Listed here are the collections of images to be found on this website. Each represents a unique grouping of my images, sorted by location, topic, type or simply whim. Please explore these and enjoy!

Images can be individually purchased from the Artist (see sales and pricing page).

Civil War:
Most all of these images come from the world of Civil War Re-enacting. As a participant in these living history events I have had a unique viewpoint from which to photograph the events themselves and also the participants as they strive to portray an “impression” from a time long past in an effort to make sure that it is not forgotten by bringing it to life in the here and now. Experiencing this first hand can, in the proper circumstances, provide one with an experience as close to time travel as one can have. Civil War re-enacting becomes an addicting past time, and, of course, lends itself well to photography, as this was the first war to be captured on film by photographers. As a member of the Photographic Society of Chattanooga I was privileged to have had a gallery showing of many of these images at the Blackwell Gallery in July and August of 2008.
A common theme with photographers, likely due to the inherent voyueruism, curiosity and need for story present in us all. A window viewed from the outside immediately opens the questioning mind with wonder about what is going on inside the room behind the window. We can each fill in our own story in answer to this universal question. Likewise, a window viewed from the inside gives the viewer a similar opportunity to wonder not only about what is going on in the world outside the window but the details surrounding the window on the sill and elsewhere suggest additional aspects of story from the inside. So everywhere that I am wandering around with camera in hand, I am fascinated by windows and the stories that they suggest.
A door is a portal for going in or for going out. We are always engaged in that process in all of life. We adorn our doors with meaning. We wear our doors with use. The outside of our doors often falls prey to the abuse of the elements, providing images of wear and aging not unlike those one sees on an aging human face.
We spend a good bit of our lives in chairs, resting in one way or another. An empty one is an invitation to such rest and often with it comes a sense of tranquility in the mere act of contemplating sitting down in it. We recall a pleasant time on vacation, or time spent reading while holding a child, or the image of our long departed relative comes to mind in a whistful reminiscence.
San Juan Mountains:
We are truly blessed to have a small cabin high in the San Juan Mountains, away from power lines and all the other trappings of our modern civilization. We escape there as often as time allows and with each and every visit are overcome with the rugged and ever changing beauty of God’s creation. Needless to say, there is no lack of subject matter here! From the broad vistas of the mountain peaks and valley floors to the details of ghost towns or flowers in an alpine basin images are literally everywhere.
Religious art has long been a fascination for me, especially stained glass and statuary in churches. The Gospel story is proclaimed through every possible medium and “images of these images” is an irresisitible attraction for me. These same themes can often be found outside a church as well, exisiting as they do in the natural world waiting to be discovered.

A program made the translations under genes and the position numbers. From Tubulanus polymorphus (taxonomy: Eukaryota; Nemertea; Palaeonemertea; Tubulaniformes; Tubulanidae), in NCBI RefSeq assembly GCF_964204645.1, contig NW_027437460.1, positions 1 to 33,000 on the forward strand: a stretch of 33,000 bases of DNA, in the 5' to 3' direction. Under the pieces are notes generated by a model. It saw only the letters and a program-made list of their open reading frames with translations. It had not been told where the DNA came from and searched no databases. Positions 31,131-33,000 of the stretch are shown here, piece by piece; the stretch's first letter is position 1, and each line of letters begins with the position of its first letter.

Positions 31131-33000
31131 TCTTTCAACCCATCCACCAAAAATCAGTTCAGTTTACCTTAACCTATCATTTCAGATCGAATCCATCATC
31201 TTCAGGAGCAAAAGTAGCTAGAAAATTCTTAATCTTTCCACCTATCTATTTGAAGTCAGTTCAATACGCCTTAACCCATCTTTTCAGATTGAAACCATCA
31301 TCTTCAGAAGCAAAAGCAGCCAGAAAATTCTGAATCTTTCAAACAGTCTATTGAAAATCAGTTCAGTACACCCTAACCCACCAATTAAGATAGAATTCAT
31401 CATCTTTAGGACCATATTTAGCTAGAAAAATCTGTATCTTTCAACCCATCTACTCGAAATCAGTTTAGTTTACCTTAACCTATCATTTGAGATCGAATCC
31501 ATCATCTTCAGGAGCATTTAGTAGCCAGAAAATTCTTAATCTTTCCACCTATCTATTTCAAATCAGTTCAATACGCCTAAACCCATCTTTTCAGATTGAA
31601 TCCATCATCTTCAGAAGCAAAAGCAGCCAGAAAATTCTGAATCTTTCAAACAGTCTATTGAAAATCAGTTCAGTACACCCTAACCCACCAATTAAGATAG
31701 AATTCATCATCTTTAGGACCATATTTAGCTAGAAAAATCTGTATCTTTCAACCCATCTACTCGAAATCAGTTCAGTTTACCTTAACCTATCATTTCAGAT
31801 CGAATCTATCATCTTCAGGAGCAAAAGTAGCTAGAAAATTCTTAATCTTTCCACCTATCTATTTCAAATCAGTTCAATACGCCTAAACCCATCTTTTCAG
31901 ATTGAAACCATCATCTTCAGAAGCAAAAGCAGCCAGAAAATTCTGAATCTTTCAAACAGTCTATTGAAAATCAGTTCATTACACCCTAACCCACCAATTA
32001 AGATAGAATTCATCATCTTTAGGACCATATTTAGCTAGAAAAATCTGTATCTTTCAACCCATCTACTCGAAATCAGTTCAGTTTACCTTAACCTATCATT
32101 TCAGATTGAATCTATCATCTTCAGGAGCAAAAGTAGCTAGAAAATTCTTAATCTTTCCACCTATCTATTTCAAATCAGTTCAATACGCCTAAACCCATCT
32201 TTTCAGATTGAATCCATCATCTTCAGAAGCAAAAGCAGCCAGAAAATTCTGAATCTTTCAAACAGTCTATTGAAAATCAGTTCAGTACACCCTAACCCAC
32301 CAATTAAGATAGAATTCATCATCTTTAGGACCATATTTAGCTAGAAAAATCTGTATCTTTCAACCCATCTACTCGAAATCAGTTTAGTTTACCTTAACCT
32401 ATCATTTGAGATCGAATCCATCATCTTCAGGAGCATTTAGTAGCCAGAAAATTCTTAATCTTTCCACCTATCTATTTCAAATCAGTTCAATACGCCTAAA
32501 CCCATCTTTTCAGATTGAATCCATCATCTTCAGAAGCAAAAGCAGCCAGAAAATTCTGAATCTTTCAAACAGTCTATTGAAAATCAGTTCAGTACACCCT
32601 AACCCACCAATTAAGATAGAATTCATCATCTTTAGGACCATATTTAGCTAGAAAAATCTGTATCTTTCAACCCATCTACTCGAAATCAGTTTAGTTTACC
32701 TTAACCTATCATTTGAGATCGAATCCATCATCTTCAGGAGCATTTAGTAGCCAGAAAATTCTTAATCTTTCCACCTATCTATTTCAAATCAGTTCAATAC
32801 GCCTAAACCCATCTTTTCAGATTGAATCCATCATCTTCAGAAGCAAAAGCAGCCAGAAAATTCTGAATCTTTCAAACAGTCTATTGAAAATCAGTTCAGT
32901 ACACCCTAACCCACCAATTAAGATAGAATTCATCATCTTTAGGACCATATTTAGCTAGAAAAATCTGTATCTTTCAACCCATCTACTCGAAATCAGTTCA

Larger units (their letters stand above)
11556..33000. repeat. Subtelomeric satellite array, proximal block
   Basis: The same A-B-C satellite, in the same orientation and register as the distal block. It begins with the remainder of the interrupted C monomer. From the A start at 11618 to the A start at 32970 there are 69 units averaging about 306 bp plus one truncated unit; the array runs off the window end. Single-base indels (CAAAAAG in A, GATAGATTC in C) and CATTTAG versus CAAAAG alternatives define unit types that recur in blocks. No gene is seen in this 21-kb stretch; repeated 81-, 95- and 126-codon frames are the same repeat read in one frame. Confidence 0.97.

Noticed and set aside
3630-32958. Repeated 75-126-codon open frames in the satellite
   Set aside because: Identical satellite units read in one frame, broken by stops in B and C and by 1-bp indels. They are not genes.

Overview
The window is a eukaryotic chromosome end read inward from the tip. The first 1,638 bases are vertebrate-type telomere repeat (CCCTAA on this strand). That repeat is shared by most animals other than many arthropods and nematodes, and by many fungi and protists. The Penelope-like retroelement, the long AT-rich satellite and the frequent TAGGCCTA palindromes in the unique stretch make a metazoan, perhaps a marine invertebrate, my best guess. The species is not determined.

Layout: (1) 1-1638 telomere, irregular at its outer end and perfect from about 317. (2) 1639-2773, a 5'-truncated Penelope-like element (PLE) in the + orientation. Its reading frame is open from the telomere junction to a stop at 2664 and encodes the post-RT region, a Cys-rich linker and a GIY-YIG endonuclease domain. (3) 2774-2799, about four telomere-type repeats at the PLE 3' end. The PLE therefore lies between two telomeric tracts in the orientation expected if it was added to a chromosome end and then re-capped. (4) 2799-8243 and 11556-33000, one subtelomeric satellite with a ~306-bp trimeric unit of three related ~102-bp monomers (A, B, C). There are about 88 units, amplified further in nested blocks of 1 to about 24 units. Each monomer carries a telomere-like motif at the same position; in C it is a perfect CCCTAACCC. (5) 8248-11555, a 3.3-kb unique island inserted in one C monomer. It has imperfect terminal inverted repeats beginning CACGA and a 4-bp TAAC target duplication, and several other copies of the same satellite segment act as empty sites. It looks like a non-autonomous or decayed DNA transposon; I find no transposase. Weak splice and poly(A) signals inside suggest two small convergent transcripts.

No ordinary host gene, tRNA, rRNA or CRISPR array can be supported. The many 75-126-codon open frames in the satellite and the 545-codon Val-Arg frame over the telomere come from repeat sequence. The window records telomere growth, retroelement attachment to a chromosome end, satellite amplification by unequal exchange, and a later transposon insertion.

New Mexico:
My wife is the desert rat of the family, but I have come to love our trips there as well. We visit New Mexico fairly often and in contrast to the lush greenery of our nearby alpine environs the stark beauty of the desert brings more wonder and joy with an entirely different set of images to be taken.
We have made several trips here and feel an affinity to this wonderful place and the people who reside there. We tend to visit in winter because it is cheap and there are a minimum of competing tourists, thus making the local attractions more accessible to visit and also to photograph. The beauty of the countryside and the details of every day life in the towns and villages provides plenty of subject material for the lens of my camera.
Lookout Mountain, TN:
Our hometown, and a truly marvelous place to call home. I have been working off an on since moving here to capture it in all seasons and types of weather. Contained in this gallery is the start of what is to be a longterm project.
Chattanooga, TN:
Located just below the point of Lookout Mountain this gem of a small city is also home. There is a wealth of opportunity here for photography in all seasons and types of weather. I enjoy going all over the city looking for images of day to day life, architecture, landscapes and the like. The Photographic Society of Chattanooga has been a great source of inspiration and information for me, and provides for members many opportunities to share and exhibit their work.
Many of these images were taken during our final year in the state of Florida. We essentially grew up and were educated there, spending the last 20 years in Sarasota.
The bulk of these images come from a trip we took on the Angelique, a windjammer based in Camden. We were fortunate to be on-board for the annual Race Week in 2006. My Bride spent the week reading and resting. I had the camera in my hand from morning to night shooting images of everything in sight, dropping it only long enough to sleep and eat(sometimes not even then). It was a wonderful experience, and one I hope to have again!
New York City: